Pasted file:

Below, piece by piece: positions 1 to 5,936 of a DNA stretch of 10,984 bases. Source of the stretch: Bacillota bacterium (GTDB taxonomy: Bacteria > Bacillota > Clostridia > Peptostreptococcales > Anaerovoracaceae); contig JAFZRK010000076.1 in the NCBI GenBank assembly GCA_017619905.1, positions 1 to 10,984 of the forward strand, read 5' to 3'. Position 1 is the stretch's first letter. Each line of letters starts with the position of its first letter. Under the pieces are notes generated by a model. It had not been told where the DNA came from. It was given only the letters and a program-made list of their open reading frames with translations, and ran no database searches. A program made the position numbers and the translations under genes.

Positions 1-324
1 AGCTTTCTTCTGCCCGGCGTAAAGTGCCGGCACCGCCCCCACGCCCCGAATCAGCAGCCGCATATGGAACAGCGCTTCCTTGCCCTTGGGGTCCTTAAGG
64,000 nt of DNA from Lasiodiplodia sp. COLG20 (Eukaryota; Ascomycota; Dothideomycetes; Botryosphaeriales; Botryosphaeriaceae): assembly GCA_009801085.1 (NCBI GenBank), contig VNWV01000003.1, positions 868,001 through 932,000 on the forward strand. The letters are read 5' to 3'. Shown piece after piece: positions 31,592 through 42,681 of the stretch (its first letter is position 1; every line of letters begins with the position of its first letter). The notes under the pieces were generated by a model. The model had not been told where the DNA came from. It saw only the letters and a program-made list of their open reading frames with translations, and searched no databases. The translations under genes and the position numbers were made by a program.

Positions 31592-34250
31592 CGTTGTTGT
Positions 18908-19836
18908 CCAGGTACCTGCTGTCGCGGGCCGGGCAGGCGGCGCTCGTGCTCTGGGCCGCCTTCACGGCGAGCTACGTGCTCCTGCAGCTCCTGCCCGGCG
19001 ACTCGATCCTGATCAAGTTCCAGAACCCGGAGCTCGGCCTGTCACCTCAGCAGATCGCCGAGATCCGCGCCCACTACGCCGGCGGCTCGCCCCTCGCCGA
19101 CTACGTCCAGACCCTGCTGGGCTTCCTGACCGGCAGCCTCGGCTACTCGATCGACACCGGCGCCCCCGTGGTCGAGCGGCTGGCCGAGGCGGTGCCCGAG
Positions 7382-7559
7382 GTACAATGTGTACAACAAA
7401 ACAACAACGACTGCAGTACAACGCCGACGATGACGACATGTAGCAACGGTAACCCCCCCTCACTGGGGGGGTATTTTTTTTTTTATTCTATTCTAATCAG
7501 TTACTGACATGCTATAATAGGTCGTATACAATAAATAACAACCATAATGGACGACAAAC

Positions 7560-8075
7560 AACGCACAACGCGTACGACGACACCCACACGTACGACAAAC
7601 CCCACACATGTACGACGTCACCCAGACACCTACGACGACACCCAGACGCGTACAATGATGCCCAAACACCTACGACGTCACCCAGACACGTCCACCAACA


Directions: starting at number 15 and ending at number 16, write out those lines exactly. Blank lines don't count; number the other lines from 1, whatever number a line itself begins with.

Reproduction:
Positions 7560-8075
7560 AACGCACAACGCGTACGACGACACCCACACGTACGACAAAC